By allowing ads to appear on this site, you support the local businesses who, in turn, support great journalism.
J.J. Malone was right about 'Christmas Shoes'
Dana Jo and JJ Malone. - photo by Jim Bennett
Now is the time of year when Christmas music saturates the airwaves, and many of my Facebook friends have told me that its not really the holiday season until I post my first anti-Christmas Shoes status update.

In case you havent seen any of my previous rants on the subject, I should preface this by saying that the song Christmas Shoes and I have a very checkered history. I have long considered it a mawkish and maudlin piece of claptrap, and I dont understand why a kid with a dying mother would carry a sock full of pennies to a department store on Christmas Eve just to buy her a pair of shoes that shell never actually use. Ive long thought its a perfect recipe for a scam just tug at some strangers heartstrings and get them to buy you the most expensive shoes you can find and then return them after the New Year to pocket the refund. I admit thats not the most charitable interpretation of the song, and I confess to being quite the Christmas Shoes cynic.

Every year, that put me at odds with J.J. Malone.

J.J. and I both grew up in Southern California, where we attended A.E. Wright Middle School and Calabasas High. We lived in close proximity to each other for the better part of a decade, so its a bit strange to admit that I cant ever recall us having a single face-to-face conversation. I remember watching him from afar as he would actually talk to pretty girls who wouldnt have been willing to give me the time of day. Not being one of the cool kids myself, I always found myself on the outside looking in, whereas by sixth grade, J.J. was something of a legend. Even though he had a reputation for being very friendly and personable, I found him quite intimidating.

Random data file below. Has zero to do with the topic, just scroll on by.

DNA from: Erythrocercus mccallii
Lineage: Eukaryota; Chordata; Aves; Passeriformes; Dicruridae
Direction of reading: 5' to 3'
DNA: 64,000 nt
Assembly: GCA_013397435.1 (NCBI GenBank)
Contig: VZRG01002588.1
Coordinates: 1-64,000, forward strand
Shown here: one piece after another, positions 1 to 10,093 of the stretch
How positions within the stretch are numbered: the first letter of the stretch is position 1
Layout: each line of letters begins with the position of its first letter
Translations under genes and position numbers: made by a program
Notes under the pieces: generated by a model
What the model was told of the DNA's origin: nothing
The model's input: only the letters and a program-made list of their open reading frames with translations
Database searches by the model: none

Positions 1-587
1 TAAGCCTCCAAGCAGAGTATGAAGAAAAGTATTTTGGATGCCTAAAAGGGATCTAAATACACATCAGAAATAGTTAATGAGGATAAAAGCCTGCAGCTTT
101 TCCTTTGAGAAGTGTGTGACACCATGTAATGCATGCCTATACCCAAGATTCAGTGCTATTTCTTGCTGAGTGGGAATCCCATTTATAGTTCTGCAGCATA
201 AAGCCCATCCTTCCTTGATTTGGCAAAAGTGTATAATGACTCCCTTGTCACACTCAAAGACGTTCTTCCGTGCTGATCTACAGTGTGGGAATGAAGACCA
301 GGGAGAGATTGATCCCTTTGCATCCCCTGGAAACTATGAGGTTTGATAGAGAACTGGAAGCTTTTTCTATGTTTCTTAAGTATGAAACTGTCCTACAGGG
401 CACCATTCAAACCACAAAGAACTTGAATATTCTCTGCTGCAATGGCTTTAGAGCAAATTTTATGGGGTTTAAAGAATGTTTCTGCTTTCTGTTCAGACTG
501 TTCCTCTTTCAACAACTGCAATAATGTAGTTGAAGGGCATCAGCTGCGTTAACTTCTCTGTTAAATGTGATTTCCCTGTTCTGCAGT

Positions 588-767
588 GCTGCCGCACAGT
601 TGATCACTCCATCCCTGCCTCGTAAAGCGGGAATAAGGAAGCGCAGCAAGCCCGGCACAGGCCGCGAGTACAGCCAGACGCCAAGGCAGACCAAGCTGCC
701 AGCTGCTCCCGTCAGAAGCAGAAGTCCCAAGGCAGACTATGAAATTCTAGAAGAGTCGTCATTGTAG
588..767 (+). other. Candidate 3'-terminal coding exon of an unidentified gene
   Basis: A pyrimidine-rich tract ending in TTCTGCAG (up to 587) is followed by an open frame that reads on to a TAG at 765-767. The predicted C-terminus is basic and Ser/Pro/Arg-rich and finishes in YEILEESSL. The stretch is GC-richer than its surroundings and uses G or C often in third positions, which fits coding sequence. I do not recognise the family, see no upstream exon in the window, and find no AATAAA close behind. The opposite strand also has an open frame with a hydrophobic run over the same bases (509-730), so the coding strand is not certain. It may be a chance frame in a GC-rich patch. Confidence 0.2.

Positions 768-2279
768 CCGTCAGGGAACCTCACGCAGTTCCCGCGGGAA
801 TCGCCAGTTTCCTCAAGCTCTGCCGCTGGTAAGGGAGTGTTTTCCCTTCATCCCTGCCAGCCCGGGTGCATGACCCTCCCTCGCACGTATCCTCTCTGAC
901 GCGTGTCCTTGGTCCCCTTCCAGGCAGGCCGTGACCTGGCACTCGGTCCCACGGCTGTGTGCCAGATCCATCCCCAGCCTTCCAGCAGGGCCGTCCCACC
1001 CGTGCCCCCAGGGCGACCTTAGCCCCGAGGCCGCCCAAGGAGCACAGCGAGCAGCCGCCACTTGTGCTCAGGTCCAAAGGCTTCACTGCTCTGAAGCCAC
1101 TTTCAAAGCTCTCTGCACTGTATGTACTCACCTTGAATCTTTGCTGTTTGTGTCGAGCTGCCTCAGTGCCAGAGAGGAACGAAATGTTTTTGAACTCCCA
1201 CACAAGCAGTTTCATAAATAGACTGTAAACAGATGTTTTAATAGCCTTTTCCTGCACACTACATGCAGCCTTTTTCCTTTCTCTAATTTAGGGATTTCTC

So I never said a word to him because I assumed he wouldnt have been willing to waste any of his cool kid cachet on a geek like me.

Fortunately, time has a way of diffusing adolescent anxieties and decades after high school graduation, J.J. sent me a Facebook friend request. I was quite flattered and somewhat surprised that he even knew who I was. I soon discovered that we had a lot more in common than I had assumed back in the day. I realized that his legendary status was well-deserved and came to appreciate his quick wit and kind heart.

Thats probably why J.J. was quite taken aback the first time he saw me rail on Christmas Shoes. He loved the song, and Im sure it pained him to learn that I was such a black-hearted scoundrel. Still, he was patient with me in our good-natured Christmas Shoes exchanges where he tried to get me to see the error of my ways. And as much as I enjoyed ripping on Christmas Shoes, I also enjoyed reading J.J.s impassioned defenses, which were usually playful and never rude. He couldnt convince me to love Christmas Shoes, but he always made me want to be a better person.

Suddenly and unexpectedly, J.J. passed away this summer. I didnt fully appreciate how heartbreaking that was until I heard Christmas Shoes on the radio for the first time this season. Instead of thinking all my usual cynical thoughts, I thought about my friend, and the song brought me to tears.

So dont look for any more nasty Christmas Shoes rants from me in the future. As far as Im concerned, thats an argument that J.J. Malone has forever won.
Sign up for our E-Newsletters